Following a week of royal pageantry and Eurovision festivity, we’ve been dragged back to real life with last week’s rise in interest rates and new figures on GDP. Very few will be unboxing the bunting after seeing the ONS figures which, while relatively positive considering recent economic forecasts, continues to tell a story of stagnation. Even if you view the data through the most rose-tinted of glasses, it is clear Britain lurks as a laggard when it comes to growth – especially green growth, and competitiveness.
Our businesses remain hamstrung by stubbornly high inflation (not least wage inflation), interest rates that don’t know how to fall, and an employment market crippled by a lack of both labour and skills. And all the while, the trade barriers we erected around our economy on exiting the EU are a daily reminder to British exporters just how badly Britain has damaged its trading abilities in recent years.
None of this is a surprise: we knew leaving Europe would drive up prices, we knew it would create trade barriers, we knew it would play havoc with the labour pool. And all that was piled on top of the macro challenges facing the world, including the Covid and Putin one-two.
Disturbing as all of this has been, what is now even more disturbing is just how poor the business and Government relationship has become. Yet business can do so much to mend the damage that has been done. Our political leaders have warm words for the business community but, really, precious little else. It may be that the most useful input from Westminster has been to not do something – to row back on its planned ‘bonfire of EU laws’, a legal conflagration with the potential to cause chaos for British businesses, on top of all their other challenges.
The liability for this slackness rests with us all, in one way or another. We in the business world must shoulder our share of responsibility for what’s been going on. As the saying goes, it’s the squeaky wheel that gets the oil, and we’ve clearly not been squeaking loudly enough, or indeed providing the oil.
There are some signs that this is changing: trade body Make UK has called for the Government to draw up an industrial strategy, given that Britain is the only major economy without one, having dumped ours in early 2021. As many readers know, I have been championing this for decades. I myself am part of a broad coalition of business groups, chambers of commerce and industry leaders organising Trade Unlocked, a conference bridging politics and business that in June will provide a free platform for businesses of all sizes to get their messages across to ministers.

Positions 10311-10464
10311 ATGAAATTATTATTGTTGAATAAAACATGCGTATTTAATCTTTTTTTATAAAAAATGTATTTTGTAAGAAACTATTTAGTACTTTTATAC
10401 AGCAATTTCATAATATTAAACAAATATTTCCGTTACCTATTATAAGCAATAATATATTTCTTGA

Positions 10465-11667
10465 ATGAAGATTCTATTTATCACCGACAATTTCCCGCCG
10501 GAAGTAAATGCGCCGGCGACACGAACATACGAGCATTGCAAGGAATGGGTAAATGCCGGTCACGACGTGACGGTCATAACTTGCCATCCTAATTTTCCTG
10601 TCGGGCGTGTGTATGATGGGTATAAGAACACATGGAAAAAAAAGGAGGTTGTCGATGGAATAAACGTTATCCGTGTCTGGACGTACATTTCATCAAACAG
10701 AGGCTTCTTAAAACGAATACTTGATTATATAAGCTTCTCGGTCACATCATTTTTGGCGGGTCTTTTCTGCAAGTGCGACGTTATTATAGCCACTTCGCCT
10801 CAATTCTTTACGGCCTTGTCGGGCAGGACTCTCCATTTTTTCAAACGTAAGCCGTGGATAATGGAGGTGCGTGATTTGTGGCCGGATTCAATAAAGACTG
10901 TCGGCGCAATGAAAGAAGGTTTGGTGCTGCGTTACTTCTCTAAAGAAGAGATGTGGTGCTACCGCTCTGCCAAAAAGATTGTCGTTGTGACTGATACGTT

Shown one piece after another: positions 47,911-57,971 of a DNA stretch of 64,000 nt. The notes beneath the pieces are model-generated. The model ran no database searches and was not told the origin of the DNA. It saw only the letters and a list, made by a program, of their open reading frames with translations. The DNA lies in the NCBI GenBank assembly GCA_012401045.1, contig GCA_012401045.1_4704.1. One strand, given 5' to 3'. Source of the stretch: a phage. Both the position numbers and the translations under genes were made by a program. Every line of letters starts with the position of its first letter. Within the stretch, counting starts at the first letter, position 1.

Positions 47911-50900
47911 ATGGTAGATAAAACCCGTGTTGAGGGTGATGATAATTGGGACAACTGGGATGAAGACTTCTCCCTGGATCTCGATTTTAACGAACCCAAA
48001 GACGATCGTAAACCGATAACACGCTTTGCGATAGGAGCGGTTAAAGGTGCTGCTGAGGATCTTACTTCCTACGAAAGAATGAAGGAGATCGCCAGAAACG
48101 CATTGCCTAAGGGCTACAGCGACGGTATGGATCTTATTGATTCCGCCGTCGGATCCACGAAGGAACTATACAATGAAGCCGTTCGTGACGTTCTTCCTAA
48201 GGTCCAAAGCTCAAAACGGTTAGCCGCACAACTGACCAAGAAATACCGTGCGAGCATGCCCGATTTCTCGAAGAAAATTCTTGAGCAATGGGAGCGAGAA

Indeed, seven years after the Brexit vote, three years after the first Covid lockdown, a year after Russia’s invasion of Ukraine, and eight months after Truss and Kwarteng’s catastrophic flirtation with economics, the Prime Minister has also launched a forum, Business Connect, that he claims gives business leaders the opportunity for ‘meaningful dialogue’. While we await for meaningful outcomes from this dialogue, there is a small flicker of hope, a chance that the Government might finally be listening again.
Such events are of particular importance right now: a general election may still be many months away, but parties are drawing up their manifestos as we speak. If business fails to make its case now, it may well be another five years before such an opportunity comes around again.
For the latest ONS figures do not paint a picture of an economy in rude health. Fractional improvements to a battered economy are simply not sufficient to stop Britain sliding down the various international league tables, dragging our business earnings and standards of living along for the ride. The faltering economic figures may be the result of the country’s wider problems but, if we fail to address them, they will feed a vicious cycle where lost earnings, jobs and confidence feed greater political instability.
Whatever your political colours, the challenges facing our businesses are challenges that your preferred party should know about, should be taking incredibly seriously, and should have a clear plan of action to address. Everyone in the business community must make our voices heard. That’s why I co-founded vocL, a social enterprise helping voices of future business leaders to be heard. We must all ask questions of political parties, sign up for events such as Trade Unlocked – heaven knows Britain’s businesses need all the help they can get right now, and we need a better partnership between business and government to deliver on that.
We are clearly a country that knows how to celebrate, as the Coronation (and, indeed, Eurovision Song Contest) reminds us. But we seem to have forgotten how to cheer loudly on our own behalf, and to force real change, as opposed to acquiescing to those in authority. Businesses need real solutions to existential problems, but it’s on us to argue for them.
Make some noise. We must force political parties to listen and work with us in partnership to develop answers – and perhaps, just perhaps, we will be able to hang up the bunting for business in this country.